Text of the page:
I value so much my advanced degrees, the opportunity to make a lot of money, and I value the title of Vice President of IBM Corporation, one of the biggest brands in the world.
"But if someone said, 'How would you remember Marilyn?' within the first paragraph, I would hope they would say she was a loving mother and a wonderful daughter. That's important to me, because it's so easy to outsource those responsibilities."
I tried it all in the past, so it was important for me to know that my children would be responsible adults. Now, they didn't do it my way or didn't choose the university I would have chosen, but they are really good people! It warms my heart to see my son interact with his two children and my daughter as an aunt, with all that love and attention - both of them investing in the next generation of our family. Sometimes I demonstrate tough love, but the achievement is that as a result I have really fine children. I'm very proud, because they are confident, smart, and good looking, with good hearts. I didn't want them to be arrogant.
My parents know that I'll be ok if something happens to them. I want them to relax and enjoy their retirement, and I enjoy helping them as much as I can. They are in their 80's, are healthy and aware, and my mom still travels a lot with me. I know they are proud of me and that makes me feel good.
What advice would you give to your younger self?
My advice would be to marry wisely! I married young (at 23 years old). I was in love and I know he loved me, but I really didn't assess what decades of partnership would deliver. Given my ambition professionally, I really didn't marry wisely. My husband preferred if I was second to his career; when I travelled it was an inconvenience and when he travelled that was the way it was supposed to be. I would have married someone more confident and secure, not intimidated by my success. My ex-husband was 11 years older than me and exercised a lot of control in the relationship. I grew up and my business savvy rolled over to my own finances, investing re-financing/saving. He felt threatened and intimidated because he felt that those were his decisions to make and I felt that we were in a partnership. So after 18 years, I ended my marriage. It was a hardship on my children, but it was a blessing on my career.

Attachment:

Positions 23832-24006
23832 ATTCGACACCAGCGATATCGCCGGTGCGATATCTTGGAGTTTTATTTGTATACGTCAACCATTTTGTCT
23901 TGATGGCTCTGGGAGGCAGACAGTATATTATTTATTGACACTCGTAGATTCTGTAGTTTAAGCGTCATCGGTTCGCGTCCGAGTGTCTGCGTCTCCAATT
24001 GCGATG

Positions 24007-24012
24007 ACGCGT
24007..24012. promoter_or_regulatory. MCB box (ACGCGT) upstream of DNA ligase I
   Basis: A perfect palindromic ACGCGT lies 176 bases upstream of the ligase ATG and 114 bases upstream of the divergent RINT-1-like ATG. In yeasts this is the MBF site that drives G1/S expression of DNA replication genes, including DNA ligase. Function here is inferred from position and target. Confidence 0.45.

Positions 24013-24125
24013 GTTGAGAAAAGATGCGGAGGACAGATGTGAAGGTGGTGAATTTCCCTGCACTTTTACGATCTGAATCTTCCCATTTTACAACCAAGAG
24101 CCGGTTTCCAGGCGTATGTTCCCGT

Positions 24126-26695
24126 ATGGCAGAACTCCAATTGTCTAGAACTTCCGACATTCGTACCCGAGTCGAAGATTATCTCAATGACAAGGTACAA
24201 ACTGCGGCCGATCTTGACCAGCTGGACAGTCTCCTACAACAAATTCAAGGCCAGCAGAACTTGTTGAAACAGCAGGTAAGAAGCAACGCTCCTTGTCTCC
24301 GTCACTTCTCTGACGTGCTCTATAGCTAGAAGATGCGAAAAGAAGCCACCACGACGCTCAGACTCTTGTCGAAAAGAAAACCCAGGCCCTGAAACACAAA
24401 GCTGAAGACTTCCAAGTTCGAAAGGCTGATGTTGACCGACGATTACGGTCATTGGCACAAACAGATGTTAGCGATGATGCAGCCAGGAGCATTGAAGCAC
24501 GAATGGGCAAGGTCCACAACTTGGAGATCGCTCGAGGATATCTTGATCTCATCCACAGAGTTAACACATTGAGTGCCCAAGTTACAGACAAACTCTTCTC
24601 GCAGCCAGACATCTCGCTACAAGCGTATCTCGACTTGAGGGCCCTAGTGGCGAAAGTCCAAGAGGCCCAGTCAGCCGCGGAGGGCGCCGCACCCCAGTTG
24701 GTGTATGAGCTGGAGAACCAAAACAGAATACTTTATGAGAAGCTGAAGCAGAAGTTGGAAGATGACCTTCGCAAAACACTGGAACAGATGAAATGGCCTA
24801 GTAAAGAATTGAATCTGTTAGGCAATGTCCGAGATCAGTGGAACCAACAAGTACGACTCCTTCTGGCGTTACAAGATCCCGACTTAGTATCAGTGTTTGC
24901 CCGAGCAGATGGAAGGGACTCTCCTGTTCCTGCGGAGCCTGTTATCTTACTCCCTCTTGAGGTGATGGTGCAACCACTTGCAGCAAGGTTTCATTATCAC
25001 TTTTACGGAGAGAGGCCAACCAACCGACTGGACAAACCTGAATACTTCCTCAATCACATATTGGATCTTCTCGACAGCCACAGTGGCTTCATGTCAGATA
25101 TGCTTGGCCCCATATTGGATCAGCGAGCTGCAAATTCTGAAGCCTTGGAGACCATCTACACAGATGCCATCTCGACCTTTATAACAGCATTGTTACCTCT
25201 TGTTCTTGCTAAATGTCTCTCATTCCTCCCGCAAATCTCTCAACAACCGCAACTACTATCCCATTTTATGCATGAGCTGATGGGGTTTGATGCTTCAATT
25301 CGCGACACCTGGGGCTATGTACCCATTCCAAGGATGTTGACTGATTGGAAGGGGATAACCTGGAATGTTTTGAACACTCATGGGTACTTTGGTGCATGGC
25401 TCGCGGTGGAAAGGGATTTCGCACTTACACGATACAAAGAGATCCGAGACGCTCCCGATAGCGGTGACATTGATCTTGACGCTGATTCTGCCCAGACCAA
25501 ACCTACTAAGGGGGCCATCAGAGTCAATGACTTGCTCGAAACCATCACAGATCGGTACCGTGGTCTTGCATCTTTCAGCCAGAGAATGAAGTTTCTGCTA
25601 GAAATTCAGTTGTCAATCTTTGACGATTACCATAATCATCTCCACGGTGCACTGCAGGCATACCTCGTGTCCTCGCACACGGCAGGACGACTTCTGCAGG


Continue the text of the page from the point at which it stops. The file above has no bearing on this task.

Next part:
"Marry wisely! I would have married someone more confident and secure, not intimidated by my success...who has the same philosophy of life that I have and who is at a similar stage and level as me."
I probably would have waited to marry someone more my own age who was willing to grow up with me, whereas my ex wanted me to remain a 23 year old, to present publicly his image of marital bliss versus truly investing in a truly loving relationship. I love my children and grandchildren. I regret it was a disruptive family change, but career-wise, when I could focus on managing my time, finances, work, I did very well. I am far happier as an independent, happy, travelling Marilyn. I do want to get married again, but I will be looking for a partner who has the same philosophy of life that I have and who is at a similar stage and level as me.
How do you give back to society?
I give my son and daughter - my best work. The longest gift we can give to this earth are good people. As far as my time is concerned while I'm still on earth, I like to give my time and energy to causes that deal with people, especially young people. I serve on several community boards such as the Child Reach Programs at One World Theatre, in Austin, Texas. I am also National Council of Negro Women (NCNW) Section President, in Austin, Texas, which is a women's activist group, focusing on civil rights and leadership for women of color. I don't give myself and my time to impress other people with money and prestige. I seek to impress the people that will benefit. When you give of yourself, your time and attention, it benefits society overall.
What would you like to achieve, as a leader, in the coming 5 years?
I would love to be accepting international speaking engagements based on my book that is inspiring excellence and changing lives globally. Writing a book is like having a baby! When is the right time? Can I commit the time? Once you've written the first one, then you know what to expect! I decided to use my business and my speaking opportunities to build material for the book. It would have to be something relevant. I don't want it to be about me. I think the best way will be to re-tell stories based on my travels and experience that will include 35 years exposure within IBM, and also talk about relevant, more up-to-date issues.
My predecessor, Lillie Richardella, former CEO of the International Women's Forum, once kindly said about me that
"Marilyn is the kind of person that takes your meeting from success to significance."
Whatever I do, I want to be effective, to make an impact and change things.
Three key words to describe yourself?